To the Editor:
Michael Lewis's article, "Israel's American Detractors—Back Again," assumes that anyone who disagrees with Likud leader Benjamin Netanyahu is a detractor of Israel. I fit Lewis's definition, as do my friends the late Israeli war hero and Prime Minister, Yitzhak Rabin, his widow Leah, his successor Shimon Peres, Abba Eban, Teddy Kolleck, Mordechai Gur, and Ezer Weizman. According to recent polls, my views are shared by more than half of the Israeli electorate and far more than half of the American Jewish community.
I consider myself a dependable longtime supporter of the State of Israel. But I regard Netanyahu's policies as bad for Israel, bad for the Palestinians, bad for the Arabs, and bad for the United States.
For ten years I criticized American policy in Vietnam, not as a "detractor" but as a patriot—a decorated bomber pilot against the Nazis in World War II—who regarded our military involvement in southeast Asia as politically, economically, militarily, and morally wrong. Few Americans any longer disagree with that position. And more and more Israeli citizens and supporters are alarmed by the negative policies of Netanyahu toward the peace process that was developed by the previous Israeli government and supported by nearly all Americans. It would be less than patriotic and responsible for any of this group to remain silent in the face of policies they regard as wrong.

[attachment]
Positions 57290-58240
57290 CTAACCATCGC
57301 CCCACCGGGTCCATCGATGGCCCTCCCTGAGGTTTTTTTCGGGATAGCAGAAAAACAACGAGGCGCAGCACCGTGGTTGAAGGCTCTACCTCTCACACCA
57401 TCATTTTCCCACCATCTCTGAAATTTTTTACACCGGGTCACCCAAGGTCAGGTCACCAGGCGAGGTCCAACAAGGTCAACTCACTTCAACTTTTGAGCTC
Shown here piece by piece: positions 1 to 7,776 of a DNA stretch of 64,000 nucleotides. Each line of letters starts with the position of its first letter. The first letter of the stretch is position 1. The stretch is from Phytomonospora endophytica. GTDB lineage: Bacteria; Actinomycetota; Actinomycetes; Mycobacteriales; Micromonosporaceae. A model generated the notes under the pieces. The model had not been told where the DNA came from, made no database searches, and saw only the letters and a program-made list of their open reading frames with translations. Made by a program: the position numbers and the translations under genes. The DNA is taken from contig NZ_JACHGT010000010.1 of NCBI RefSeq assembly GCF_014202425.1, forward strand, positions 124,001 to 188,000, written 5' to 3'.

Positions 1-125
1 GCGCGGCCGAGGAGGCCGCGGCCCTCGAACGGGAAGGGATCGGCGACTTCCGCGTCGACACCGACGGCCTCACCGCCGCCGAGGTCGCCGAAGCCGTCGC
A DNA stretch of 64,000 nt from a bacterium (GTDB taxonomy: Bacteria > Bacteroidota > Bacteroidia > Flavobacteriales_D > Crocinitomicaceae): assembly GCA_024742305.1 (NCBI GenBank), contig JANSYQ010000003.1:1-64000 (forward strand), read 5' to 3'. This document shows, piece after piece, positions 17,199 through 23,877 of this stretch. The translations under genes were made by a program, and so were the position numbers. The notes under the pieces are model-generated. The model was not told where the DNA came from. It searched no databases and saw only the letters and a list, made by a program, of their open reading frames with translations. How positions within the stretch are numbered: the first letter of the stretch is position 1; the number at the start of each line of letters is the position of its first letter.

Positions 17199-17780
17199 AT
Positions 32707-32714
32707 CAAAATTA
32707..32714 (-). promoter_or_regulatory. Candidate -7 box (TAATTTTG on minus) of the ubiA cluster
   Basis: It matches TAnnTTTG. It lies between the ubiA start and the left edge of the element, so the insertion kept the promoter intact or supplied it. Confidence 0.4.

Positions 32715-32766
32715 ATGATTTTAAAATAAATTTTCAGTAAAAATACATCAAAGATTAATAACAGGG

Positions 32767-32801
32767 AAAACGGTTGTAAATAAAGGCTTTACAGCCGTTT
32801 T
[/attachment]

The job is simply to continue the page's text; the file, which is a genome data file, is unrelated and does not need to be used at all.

Lewis refers to "George McGovern's Middle East Policy Council" as one of Israel's "detractors." The Council has a balanced, moderate bipartisan board that now includes a prominent Jewish artist, Yankel Ginzburg, who fought in the Israeli army in the 1967 war. We seldom take public positions as a council but encourage American policies that are in the best interest of the American people and their hope for a just and lasting peace in the Middle East. We sponsor an excellent journal with contributors of varying viewpoints from all over the world. We also conduct teacher workshops with a genuine effort to avoid taking sides on controversial issues. Our Capitol Hill forums include Muslim, Jewish and Christian panelists, among others.
If it will bring any New Year's cheer to Michael Lewis, I have resigned as president of the Council to assume a position as U.S. ambassador to the U.N. Food and Agriculture Organization in Rome. (This appointment by President Clinton is, of course, subject to Senate confirmation.) The new president of the Council is the highly respected former Ambassador Chas. W. Freeman, Jr., who served as U.S. ambassador to Saudi Arabia during Desert Storm and as Assistant Secretary of Defense. He is not a "detractor" either, but a scholar and public servant of the first rank.
Blacklisting has taken many innocent victims, including some courageous Jewish dissenters from the political correctness of the recent past. The Middle East Quarterly diminishes itself by promoting such a dishonorable business.